Even with an encrypted network and monitoring oversight, you’ll want to avoid breaches and the potential risks those bring as much as possible, and training remains the best way to do that. Most importantly, regular training sessions (around every three months) ensure that employees understand the intelligent threats on the table as they arise. This makes them far less likely to fall foul to even convincing phishing downloads, and saves everyone a whole world of hassle and potential downtime.

Change can always be daunting, especially where the activity of cybercriminals is concerned. Luckily, while phishing attacks may be becoming more intelligent, so, too, are the solutions on-hand to offset them. So, stay ahead, and stay safe by putting these pointers into action sooner rather than later.

10 Tips to Help You Avoid a Credit Card Fraud in Future

StrategyDriven Practices for Professionals Article |Credit Card Fraud|10 Tips to Help You Avoid a Credit Card Fraud in FutureIn this digital economy, credit card fraud is one of the biggest and common threats to everyone. Though it offers convenience while shopping online as well as offline with a bunch of other benefits like monthly payments, easy cash loans, etc., it has become risky. The reason being criminals target banks and other financial institutions to steal the credit card data of millions of people.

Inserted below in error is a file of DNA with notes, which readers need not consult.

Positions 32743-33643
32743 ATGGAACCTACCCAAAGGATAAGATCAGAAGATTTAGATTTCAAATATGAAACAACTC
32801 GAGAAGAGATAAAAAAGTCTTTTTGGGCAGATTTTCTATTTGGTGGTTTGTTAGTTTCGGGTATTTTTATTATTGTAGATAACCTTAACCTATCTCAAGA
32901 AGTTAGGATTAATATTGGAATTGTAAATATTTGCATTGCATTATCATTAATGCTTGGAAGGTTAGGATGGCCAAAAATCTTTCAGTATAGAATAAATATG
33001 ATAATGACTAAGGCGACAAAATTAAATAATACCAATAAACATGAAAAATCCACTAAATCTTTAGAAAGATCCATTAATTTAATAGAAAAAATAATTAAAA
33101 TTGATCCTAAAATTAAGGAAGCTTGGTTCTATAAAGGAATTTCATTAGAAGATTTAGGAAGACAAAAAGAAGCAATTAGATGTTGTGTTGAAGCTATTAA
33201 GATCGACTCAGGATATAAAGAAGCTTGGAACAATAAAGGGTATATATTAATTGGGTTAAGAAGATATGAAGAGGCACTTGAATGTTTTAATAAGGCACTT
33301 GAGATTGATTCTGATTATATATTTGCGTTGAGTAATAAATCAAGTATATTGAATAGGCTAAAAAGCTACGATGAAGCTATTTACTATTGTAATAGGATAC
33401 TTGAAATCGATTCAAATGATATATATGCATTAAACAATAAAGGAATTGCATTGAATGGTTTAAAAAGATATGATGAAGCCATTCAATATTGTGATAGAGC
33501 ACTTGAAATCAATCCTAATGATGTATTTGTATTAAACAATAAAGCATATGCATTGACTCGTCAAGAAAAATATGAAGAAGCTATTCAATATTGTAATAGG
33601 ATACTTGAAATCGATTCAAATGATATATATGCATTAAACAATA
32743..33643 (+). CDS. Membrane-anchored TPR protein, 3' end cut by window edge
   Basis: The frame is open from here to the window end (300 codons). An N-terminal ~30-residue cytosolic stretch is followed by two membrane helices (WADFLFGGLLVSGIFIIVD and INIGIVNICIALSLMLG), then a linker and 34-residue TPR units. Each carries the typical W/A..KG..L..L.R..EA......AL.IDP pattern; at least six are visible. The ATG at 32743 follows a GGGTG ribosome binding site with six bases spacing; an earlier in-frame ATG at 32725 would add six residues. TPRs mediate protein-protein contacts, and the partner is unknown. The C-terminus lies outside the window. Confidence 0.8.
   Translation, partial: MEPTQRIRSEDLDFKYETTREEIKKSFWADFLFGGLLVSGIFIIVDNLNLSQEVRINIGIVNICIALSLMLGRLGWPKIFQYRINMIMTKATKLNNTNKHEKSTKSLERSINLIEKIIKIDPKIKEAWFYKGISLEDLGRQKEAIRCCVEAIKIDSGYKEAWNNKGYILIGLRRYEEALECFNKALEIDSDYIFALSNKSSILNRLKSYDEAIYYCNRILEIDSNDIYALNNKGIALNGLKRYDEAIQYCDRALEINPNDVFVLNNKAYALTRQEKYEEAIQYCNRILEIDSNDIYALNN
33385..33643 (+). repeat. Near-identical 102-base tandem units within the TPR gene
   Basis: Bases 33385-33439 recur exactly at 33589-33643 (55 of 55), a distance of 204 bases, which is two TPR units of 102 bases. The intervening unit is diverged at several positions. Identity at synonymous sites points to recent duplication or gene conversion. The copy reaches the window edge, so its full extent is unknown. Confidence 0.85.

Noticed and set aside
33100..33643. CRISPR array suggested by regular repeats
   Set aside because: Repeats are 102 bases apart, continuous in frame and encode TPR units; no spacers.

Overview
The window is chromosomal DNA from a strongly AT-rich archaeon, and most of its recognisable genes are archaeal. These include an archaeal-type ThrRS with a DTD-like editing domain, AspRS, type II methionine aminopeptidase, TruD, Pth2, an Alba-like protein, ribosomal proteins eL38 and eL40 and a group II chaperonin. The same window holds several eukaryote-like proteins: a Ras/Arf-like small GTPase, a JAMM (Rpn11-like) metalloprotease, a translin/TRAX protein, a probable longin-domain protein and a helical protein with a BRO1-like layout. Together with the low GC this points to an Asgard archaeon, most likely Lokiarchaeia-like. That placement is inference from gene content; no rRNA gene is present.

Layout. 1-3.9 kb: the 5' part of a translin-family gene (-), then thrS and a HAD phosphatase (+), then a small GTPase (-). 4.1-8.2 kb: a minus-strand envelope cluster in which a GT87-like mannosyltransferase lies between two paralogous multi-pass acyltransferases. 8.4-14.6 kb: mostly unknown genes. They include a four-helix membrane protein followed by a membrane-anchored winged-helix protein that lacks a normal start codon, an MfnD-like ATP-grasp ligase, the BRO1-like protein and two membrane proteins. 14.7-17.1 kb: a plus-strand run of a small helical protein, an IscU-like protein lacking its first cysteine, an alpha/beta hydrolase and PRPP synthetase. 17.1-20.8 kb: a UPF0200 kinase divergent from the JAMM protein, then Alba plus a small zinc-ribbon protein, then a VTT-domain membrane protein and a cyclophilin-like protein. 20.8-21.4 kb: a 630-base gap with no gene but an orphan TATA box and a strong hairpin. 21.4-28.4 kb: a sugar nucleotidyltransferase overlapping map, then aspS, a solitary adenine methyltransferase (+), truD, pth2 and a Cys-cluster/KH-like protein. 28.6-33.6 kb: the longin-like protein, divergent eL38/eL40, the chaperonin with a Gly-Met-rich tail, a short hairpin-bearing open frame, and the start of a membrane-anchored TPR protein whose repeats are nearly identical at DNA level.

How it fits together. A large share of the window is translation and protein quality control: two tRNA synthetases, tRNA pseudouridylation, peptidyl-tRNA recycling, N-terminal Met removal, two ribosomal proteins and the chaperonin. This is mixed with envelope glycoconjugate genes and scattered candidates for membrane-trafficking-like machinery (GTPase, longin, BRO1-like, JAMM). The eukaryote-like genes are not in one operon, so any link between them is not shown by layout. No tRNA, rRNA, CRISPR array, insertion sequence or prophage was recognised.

Fortunately, it is possible to avoid credit card frauds and safeguard your credit card information from cybercriminals. Everyone must follow proactive measures to safeguard their credit card information and prevent cybercriminals from making payments through stolen cards. On that note, let’s check out the best tips for safeguarding credit card information from attackers and criminals.

1. Do not share credit card information

Though it is a bit obvious, you must not share the credit card information with anyone including customer service representatives of the bank or any financial institution. Also, be careful of phishing scams and do not call on phone numbers listed in a random email or share your credit card number with anyone posing as the representative of your credit card supplier. Last but more important, avoid sharing your card details with relatives or friends as well unless you are sure they are going to protect the card details as well as you protect it.

2. Beware of credit card skimmers

A card skimmer is placed invincibly on top of or inside the card slot. These skimmers allow your card to be accessed by the ATM while stealing your card information. This happens in a discreet manner so victims do not notice that something happened until they look at their bank statements later. Avoid this mishap by carefully looking before using your card in any machine: take good notice of any holes, differences in appearance, or something unusual on the PIN pad. Also, look out for any suspicious devices like cameras around the machine. Once you are thoroughly assured of safety, then only use your card.